60?/1.45 oil TIRFM objective and an ORCA-ER Hamamatsu (Japan) camera. Images were acquired with National Instruments IMAQ Vision Builder 6 and image sequences
were recorded at 1 frame/s. Resolution in the TIRFM image was 80 nm/pixel.
1456 HATEGAN et al BLOOD, 21 FEBRUARY 2013?VOLUME 121, NUMBER 8
To observe polymerization ab initio, fluorescently labeled
fibrinogen in plasma was introduced at one side of the microfluidic
observation chamber and thrombin was introduced at the other side
to induce polymerization at the interface between the 2 liquids
(Figure 2B). Because at the ?m dimensions of the TIRFM
chamber, liquids that make contact do not mix,15polymerization
was due exclusively to the diffusion of thrombin molecules into the
fibrinogen region, and the rate of fiber growth was therefore
diffusion dependent. As expected for the low concentration of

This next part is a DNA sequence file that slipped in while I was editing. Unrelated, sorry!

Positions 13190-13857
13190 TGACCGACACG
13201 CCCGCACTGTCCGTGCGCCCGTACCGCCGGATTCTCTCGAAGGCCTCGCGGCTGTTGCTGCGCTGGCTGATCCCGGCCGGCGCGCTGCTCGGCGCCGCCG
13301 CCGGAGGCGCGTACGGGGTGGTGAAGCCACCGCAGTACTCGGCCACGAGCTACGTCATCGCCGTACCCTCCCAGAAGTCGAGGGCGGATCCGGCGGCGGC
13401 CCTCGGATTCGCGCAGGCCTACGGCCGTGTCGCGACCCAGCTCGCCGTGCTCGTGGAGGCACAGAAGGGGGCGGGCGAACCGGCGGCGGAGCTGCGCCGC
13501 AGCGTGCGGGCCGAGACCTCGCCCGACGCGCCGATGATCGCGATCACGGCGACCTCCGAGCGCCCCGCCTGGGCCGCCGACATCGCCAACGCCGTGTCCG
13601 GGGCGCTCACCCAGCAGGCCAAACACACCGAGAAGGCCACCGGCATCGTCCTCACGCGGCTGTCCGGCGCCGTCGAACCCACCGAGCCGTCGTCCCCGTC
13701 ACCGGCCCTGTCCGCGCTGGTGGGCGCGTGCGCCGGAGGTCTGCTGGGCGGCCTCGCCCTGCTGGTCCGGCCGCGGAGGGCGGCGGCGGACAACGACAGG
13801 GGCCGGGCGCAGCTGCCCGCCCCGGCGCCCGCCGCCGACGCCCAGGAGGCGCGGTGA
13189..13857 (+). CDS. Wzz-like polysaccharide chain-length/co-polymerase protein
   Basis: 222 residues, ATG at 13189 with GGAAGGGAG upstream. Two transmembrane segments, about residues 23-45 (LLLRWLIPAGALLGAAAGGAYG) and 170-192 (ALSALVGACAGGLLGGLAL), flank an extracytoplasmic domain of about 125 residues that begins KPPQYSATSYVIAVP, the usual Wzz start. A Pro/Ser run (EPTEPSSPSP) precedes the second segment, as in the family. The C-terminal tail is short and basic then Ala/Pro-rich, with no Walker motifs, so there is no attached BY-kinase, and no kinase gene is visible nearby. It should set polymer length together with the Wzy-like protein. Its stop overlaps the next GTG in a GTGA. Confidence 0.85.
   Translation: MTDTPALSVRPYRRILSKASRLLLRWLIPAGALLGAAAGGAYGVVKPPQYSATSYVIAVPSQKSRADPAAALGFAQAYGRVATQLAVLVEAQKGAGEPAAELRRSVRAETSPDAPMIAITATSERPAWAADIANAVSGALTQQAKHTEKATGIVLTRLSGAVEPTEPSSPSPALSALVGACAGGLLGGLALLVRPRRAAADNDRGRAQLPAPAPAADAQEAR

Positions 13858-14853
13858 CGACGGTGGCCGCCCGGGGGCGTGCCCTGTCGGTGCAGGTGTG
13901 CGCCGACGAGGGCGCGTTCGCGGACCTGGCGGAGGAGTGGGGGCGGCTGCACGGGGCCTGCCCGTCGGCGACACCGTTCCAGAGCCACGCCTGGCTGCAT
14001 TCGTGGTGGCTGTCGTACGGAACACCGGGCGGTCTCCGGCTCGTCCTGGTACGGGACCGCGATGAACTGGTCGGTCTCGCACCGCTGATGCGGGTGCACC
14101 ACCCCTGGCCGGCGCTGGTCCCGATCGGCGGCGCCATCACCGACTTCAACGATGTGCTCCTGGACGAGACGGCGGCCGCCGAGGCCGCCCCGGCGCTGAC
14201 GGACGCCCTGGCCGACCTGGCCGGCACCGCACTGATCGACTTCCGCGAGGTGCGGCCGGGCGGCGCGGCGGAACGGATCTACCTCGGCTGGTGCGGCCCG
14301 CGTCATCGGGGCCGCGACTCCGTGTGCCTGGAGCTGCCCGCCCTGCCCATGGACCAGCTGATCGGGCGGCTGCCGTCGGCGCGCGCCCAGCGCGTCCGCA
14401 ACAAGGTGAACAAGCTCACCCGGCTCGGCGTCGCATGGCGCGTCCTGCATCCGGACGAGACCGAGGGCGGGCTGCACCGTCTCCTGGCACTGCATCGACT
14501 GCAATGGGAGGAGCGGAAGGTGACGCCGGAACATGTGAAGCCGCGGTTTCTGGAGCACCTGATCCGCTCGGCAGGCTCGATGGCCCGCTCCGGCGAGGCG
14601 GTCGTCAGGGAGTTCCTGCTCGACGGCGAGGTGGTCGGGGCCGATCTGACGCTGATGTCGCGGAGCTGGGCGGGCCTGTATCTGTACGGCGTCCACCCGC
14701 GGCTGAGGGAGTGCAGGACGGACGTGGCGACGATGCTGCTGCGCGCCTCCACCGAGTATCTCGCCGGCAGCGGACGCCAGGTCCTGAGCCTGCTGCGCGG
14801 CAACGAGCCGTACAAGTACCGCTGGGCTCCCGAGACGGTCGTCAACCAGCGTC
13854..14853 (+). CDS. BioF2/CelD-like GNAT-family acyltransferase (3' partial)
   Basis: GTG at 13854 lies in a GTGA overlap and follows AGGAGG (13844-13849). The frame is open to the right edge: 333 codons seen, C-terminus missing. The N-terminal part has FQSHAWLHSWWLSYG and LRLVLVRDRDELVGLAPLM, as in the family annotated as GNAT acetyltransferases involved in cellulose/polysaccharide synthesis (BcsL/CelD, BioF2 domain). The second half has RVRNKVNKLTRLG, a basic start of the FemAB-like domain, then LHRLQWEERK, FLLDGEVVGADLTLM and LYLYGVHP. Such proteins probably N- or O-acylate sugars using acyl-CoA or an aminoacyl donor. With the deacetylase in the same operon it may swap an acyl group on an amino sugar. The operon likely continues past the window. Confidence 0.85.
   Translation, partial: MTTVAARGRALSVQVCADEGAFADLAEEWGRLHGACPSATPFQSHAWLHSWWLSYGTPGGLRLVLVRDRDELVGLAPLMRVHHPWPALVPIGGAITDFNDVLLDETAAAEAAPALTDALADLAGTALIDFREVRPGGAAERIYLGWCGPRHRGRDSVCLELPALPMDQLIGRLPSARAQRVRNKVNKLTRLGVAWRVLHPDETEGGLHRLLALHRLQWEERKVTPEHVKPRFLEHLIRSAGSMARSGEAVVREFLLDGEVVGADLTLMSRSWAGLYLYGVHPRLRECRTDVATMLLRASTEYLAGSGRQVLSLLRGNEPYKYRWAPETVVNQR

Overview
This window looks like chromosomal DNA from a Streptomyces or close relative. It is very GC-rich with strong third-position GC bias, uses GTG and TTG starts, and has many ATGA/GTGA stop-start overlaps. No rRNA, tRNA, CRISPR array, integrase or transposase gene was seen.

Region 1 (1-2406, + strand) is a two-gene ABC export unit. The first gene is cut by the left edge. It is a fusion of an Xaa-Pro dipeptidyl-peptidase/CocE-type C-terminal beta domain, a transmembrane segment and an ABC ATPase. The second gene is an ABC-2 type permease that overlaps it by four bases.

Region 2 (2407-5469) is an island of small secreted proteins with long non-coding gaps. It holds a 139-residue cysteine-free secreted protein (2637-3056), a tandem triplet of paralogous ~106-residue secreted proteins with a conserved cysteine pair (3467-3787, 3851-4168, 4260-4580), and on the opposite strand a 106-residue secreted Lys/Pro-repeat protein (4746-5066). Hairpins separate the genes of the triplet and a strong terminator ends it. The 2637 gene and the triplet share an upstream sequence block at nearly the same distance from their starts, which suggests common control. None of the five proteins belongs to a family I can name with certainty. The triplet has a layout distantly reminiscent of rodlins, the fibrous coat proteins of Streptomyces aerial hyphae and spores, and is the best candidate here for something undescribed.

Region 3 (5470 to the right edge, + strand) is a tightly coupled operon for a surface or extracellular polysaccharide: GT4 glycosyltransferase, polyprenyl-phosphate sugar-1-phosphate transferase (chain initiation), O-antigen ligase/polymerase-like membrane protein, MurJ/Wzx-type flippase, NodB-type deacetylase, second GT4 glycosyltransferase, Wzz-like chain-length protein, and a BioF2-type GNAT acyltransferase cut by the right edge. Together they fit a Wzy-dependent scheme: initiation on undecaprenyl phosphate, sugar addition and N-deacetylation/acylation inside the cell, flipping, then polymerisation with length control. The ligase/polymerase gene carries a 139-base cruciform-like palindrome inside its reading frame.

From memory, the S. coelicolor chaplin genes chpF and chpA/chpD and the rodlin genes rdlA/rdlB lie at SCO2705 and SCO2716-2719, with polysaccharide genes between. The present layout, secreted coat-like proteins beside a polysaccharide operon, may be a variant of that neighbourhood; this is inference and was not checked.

thrombin reaching the fibrinogen region, the fibers were thick.16,17
Lateral growth of fibers continued for minutes (Figure 2C) and the
single-molecule calibration showed that growth increases to thou-
sands of molecules across (Figure 2D), but some fiber regions
reach an early stationary state at lower values (Figure 2D inset).
Fiber lateral growth is probably determined by the local kinetics of
fibrinopeptide cleavage and oligomerization, as well as physical
factors, such as the twisting of fibers.16,18The calculated diameters
of the hydrated fibers are variable along the length of the fibers and
can grow to hundreds of nanometers (Figure 2E) being in the same
range as those measured in unbleached fluorescent images.
In conclusion, we demonstrated that the dynamics of fibrin
polymerization can be studied at the single-molecule level using
TIRFM. Through analysis of bleaching individual fibrinogen
molecules, we obtained the molecular distribution of fibrinogen
labeling, which was used to obtain a single-molecule intensity
calibration. We observed live growth kinetics with molecular
accuracy, determined for the first time the number of molecules